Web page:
** Linear geometric control theory** was
initiated in the beginning of the 1970's. A good summary of the subject is the
book by Wonham.

The
term ``geometric'' suggests several things. First it suggests that the setting
is linear state space and the mathematics behind is primarily linear algebra
(with a geometric flavor). Secondly it suggests that the underlying methodology
is geometric. It treats many important system concepts, for example
controllability, as geometric properties of the state space or its subspaces.
These are the properties that are preserved under coordinate changes, for
example, the so-called invariant or controlled invariant subspaces. On the
other hand, we know that things like distance and shape do depend on the
coordinate system one chooses. Using these concepts the geometric approach
captures the essence of many analysis and synthesis problems and treats them in
a coordinate-free fashion. By characterizing the solvability of a control
problem as a verifiable property of some constructible subspace, calculation of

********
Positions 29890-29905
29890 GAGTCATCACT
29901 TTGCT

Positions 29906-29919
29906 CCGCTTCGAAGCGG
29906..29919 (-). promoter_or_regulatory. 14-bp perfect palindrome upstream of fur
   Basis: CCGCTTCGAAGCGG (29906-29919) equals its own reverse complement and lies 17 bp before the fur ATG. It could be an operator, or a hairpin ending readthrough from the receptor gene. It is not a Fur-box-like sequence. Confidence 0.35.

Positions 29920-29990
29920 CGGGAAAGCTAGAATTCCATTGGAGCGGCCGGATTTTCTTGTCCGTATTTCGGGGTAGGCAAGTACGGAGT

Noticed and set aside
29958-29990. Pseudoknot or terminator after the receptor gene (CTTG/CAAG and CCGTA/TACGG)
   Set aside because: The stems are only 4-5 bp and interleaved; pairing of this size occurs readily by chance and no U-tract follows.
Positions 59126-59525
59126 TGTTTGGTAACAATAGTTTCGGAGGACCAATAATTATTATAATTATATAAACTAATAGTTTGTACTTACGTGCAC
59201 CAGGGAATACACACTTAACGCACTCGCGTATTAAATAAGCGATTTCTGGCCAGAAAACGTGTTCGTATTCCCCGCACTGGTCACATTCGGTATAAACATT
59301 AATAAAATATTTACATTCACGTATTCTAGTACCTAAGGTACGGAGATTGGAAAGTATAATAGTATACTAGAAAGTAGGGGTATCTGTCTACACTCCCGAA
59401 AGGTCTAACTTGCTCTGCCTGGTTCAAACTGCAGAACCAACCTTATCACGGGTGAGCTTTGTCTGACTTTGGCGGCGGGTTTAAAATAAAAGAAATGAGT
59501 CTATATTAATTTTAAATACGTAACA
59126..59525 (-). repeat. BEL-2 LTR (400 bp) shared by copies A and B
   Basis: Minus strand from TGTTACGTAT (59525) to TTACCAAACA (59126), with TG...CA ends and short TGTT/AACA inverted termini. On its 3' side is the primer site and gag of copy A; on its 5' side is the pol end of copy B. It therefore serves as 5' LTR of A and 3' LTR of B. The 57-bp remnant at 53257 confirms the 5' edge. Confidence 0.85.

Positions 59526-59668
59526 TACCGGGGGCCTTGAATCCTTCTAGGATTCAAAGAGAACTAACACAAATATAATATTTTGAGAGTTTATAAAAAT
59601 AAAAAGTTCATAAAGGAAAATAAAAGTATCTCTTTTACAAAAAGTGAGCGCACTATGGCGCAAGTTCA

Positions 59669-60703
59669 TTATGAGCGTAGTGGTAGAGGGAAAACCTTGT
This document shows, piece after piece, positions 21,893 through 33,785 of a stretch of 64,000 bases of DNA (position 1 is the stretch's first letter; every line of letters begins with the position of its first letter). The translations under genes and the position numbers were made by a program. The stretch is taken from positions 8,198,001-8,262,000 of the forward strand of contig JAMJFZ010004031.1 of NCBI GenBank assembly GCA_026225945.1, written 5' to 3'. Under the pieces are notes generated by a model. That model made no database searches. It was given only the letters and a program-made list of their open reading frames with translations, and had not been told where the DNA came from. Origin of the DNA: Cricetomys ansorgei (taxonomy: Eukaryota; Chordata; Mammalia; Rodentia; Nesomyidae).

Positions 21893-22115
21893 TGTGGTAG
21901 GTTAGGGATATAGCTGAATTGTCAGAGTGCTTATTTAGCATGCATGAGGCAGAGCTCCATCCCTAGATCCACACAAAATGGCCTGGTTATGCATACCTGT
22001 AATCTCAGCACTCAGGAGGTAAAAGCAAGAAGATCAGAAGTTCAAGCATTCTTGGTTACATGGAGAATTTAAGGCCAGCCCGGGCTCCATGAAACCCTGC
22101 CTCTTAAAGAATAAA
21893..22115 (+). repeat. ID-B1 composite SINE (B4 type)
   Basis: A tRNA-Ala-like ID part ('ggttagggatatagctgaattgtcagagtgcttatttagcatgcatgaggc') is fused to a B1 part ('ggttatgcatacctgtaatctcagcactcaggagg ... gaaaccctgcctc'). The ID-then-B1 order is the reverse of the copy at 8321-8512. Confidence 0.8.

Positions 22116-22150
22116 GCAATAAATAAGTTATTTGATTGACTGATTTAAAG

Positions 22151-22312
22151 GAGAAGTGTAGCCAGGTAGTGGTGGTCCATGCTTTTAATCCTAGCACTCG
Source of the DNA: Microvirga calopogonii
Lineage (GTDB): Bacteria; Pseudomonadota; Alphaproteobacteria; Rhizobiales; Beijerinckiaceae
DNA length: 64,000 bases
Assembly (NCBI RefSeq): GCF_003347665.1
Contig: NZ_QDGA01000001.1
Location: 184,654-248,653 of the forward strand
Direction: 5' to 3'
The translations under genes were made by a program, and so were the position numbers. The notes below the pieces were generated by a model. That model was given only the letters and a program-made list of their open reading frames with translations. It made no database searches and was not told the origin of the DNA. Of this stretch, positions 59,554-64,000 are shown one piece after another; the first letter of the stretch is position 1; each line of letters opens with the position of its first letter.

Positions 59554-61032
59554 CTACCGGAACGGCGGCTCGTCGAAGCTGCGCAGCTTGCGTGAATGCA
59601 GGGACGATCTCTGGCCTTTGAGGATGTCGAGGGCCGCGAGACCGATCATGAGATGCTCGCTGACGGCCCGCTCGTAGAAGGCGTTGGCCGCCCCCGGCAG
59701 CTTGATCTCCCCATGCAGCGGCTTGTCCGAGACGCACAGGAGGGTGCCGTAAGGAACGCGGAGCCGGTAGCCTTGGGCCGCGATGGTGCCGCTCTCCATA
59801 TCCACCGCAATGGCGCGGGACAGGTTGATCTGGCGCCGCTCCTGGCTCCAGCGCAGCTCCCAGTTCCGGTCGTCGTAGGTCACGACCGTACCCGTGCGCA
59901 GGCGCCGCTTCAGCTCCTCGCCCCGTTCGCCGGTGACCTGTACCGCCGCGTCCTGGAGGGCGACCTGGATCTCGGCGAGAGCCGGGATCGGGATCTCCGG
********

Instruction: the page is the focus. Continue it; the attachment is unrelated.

the control law becomes much easier. In many cases, the geometric approach can
convert what is usually a difficult nonlinear problem into a straight-forward
linear one.

The
linear geometric control theory was extended to** nonlinear systems** in the 1970's and 1980's (see the book by
Isidori). The underlying fundamental concepts are
almost the same, but the mathematics is different. For nonlinear systems the
tools from differential geometry are primarily used.

The
course compendium is organized as follows.

Chapter
1 is introduction; In Chapter 2,*
invariant and controlled invariant subspaces* will be discussed; In Chapter
3, the *disturbance decoupling problem*
will be introduced; In Chapter 4, we will introduce* transmission zeros* and their geometric interpretations; In Chapter
5, *non-interacting control and tracking*
will be studied as applications of the *zero
dynamics normal form*; In Chapter 6, we will discuss some *input-output behaviors* from a geometric
point of view; In Chapter 7, we will discuss the *output regulator problem* in some detail; In Chapter 8, we will
extend some of the central concepts in the geometric control to nonlinear
systems. Finally, in Chapter 9 some applications to *mobile robots* will be given.

In
the rest of the introduction, we use some *typical problems and examples* to illustrate the
advantages and basic ideas of geometric approaches.